The Prototype Keyboard

A project log for VT-69 Handheld Terminal

It's a dumb terminal. You can connect a Raspberry Pi to it.

BenchoffBenchoff 03/02/2019 at 20:050 Comments

I'm buying a thousand silicone keyboards, months before I have finalized hardware. I need a way to test the samples of these keyboards, and the easiest way is to turn them into a USB keyboard.

The TL;DR is that everything is on the Gits

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Building keyboards from scratch, using Cherry MX switches, diodes, and laser-cut plates is well-tread territory. That's basically what I'm doing here; the switches are the PCB and silicone keyboard, the microcontroller is a Teensy LC (because that's what I had sitting around), and there are no diodes because I don't give a fuck about NKRO. There are three basic components of this build:


As stated in the previous log,  there's nothing really special about making silicone touch pads. Yes, everything should be plated in ENIG, but other than that as long as the traces and spaces are reasonable (I'm using 10mil) everything is going to work. The issue is just laying out the matrix. I'm using five rows with 16 columns, arranged thusly: BE WARNED IF YOU COPY THIS SHIT THERE'S GOING TO BE AN OFF-BY-ONE ERROR IN THE DOCUMENTATION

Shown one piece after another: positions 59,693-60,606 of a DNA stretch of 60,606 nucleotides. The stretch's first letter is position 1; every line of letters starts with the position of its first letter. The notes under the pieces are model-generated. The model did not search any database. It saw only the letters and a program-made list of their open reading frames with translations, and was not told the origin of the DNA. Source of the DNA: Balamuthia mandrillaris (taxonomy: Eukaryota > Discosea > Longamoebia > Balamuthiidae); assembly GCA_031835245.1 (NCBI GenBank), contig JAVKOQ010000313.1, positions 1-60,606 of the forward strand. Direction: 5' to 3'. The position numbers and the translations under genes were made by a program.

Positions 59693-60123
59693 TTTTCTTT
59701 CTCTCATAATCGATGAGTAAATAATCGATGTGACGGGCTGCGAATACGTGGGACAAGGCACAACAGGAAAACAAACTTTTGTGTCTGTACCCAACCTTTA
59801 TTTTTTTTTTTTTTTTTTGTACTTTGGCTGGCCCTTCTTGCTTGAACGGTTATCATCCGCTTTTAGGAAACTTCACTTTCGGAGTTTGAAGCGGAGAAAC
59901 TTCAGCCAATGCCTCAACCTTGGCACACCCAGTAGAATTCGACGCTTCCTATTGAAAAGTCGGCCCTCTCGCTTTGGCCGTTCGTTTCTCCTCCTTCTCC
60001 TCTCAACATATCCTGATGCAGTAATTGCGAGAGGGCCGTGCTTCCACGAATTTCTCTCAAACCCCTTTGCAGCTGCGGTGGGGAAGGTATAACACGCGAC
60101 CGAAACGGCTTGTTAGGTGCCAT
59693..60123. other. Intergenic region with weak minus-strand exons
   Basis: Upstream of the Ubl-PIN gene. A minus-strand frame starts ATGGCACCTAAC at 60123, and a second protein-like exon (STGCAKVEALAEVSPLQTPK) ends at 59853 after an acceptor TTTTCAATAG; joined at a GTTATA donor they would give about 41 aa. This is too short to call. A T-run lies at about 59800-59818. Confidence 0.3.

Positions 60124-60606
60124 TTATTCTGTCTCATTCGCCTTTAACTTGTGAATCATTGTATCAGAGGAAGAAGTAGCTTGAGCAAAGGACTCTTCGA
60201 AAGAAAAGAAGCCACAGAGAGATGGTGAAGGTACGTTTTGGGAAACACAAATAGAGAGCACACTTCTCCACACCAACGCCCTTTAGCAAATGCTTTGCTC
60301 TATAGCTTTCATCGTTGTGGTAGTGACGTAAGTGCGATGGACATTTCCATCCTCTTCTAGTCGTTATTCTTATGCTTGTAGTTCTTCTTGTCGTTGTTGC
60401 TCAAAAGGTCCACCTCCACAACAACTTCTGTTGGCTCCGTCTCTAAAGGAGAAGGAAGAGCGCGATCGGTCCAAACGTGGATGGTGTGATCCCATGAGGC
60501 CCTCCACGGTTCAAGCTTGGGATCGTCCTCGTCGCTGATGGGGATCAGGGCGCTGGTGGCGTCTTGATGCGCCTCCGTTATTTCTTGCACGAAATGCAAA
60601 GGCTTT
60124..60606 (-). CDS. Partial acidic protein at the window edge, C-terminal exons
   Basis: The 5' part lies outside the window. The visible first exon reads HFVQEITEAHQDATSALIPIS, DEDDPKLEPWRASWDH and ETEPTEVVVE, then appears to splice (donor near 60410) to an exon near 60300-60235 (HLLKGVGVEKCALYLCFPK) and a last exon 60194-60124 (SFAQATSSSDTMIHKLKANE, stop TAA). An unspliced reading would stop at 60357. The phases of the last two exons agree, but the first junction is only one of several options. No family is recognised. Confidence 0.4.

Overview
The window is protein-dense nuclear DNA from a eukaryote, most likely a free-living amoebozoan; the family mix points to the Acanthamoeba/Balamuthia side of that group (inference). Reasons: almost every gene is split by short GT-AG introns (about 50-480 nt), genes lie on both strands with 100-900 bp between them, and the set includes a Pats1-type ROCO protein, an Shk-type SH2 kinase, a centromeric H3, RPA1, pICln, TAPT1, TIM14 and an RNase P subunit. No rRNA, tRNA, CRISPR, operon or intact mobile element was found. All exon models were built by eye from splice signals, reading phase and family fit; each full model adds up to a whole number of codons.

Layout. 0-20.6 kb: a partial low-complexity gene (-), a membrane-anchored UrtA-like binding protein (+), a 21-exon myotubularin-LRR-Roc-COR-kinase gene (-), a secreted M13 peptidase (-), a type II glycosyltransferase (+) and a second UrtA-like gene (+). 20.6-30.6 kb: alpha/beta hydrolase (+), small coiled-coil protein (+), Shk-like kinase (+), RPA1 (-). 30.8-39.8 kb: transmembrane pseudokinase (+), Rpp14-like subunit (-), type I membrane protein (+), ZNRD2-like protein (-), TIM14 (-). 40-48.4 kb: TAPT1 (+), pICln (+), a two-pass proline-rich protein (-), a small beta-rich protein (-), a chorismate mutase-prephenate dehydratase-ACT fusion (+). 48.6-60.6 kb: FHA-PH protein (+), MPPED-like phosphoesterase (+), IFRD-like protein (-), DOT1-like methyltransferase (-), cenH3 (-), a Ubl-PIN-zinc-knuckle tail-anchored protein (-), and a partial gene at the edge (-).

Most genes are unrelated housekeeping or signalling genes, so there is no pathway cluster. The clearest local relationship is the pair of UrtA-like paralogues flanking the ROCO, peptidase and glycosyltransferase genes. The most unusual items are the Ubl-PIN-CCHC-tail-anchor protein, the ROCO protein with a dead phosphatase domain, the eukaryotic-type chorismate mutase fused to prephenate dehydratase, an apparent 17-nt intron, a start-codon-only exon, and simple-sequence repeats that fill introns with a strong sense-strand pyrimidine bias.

This was wired up to the Teensy LC thusly:

And the completed Gerber:

Not a big deal. Eagle file and Gerbers are in the Github.

The Firmware

There are dozens of different firmwares out there for configurable keyboards, all infinitely powerful and capable. This is just a test that isn't going into the final badge, so I just need something quick, dirty, and sloppy. I found a Teensy LC and wrote a little bit of code. The relevant part is below, the entire thing is on the Github.

const byte ROWS = 5; //eight rows
const byte COLS = 16; //sixteen columns

//Don't fucking ask me what this macro is doing here
//I'm just copying and pasting LiKe A sOfTwArE eNgInEeR

#ifdef M
#undef M

#define M(n) ((n) & KEYCODE_MASK)

char keys[ROWS][COLS] = {
byte rowPins[ROWS] = {19,20,21,22,23}; 
byte colPins[COLS] = {0,1,2,3,4,5,6,7,8,9,10,11,12,13,14,15}; 

 A quick test with a dupont cable while the Teensy is plugged in told me it was good enough to order the board.

The Bezel

Oh shit here's where it gets fun. This is the section that will also be heavily edited.

A silicone keypad isn't enough -- you also need a way to hold it down to the PCB so it won't slide away. Part of that is done with the bosses on the underside of the silicone switch and a few well-placed holes on the PCB. The rest of it has to deal with containing the key tops. I'm doing this with a piece of plastic that goes over the PCB and silicone keyboard:

This model was sent off to Shapeways, and a little bit later the prototype keyboards arrived from China:

The prototype worked the first time. A few design details of note: there is a 0.3mm setback between the silicone button and the holes of the keyboard; this is what silicone design guides recommend, and it seems to work well. The USB works well, and it looks like this works. Great. That's one prototype down, and now I have to build the whole thing.